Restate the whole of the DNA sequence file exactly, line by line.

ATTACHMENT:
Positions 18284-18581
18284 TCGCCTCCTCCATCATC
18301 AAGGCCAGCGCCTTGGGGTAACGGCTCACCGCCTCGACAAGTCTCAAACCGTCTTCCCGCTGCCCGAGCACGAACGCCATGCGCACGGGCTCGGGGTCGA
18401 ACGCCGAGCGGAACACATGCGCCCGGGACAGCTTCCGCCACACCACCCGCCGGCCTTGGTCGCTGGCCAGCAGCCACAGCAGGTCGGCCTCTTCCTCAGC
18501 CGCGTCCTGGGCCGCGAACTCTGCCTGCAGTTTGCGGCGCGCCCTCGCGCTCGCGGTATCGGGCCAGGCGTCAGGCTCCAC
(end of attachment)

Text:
Positions 18284-18581
18284 TCGCCTCCTCCATCATC
18301 AAGGCCAGCGCCTTGGGGTAACGGCTCACCGCCTCGACAAGTCTCAAACCGTCTTCCCGCTGCCCGAGCACGAACGCCATGCGCACGGGCTCGGGGTCGA
18401 ACGCCGAGCGGAACACATGCGCCCGGGACAGCTTCCGCCACACCACCCGCCGGCCTTGGTCGCTGGCCAGCAGCCACAGCAGGTCGGCCTCTTCCTCAGC
18501 CGCGTCCTGGGCCGCGAACTCTGCCTGCAGTTTGCGGCGCGCCCTCGCGCTCGCGGTATCGGGCCAGGCGTCAGGCTCCAC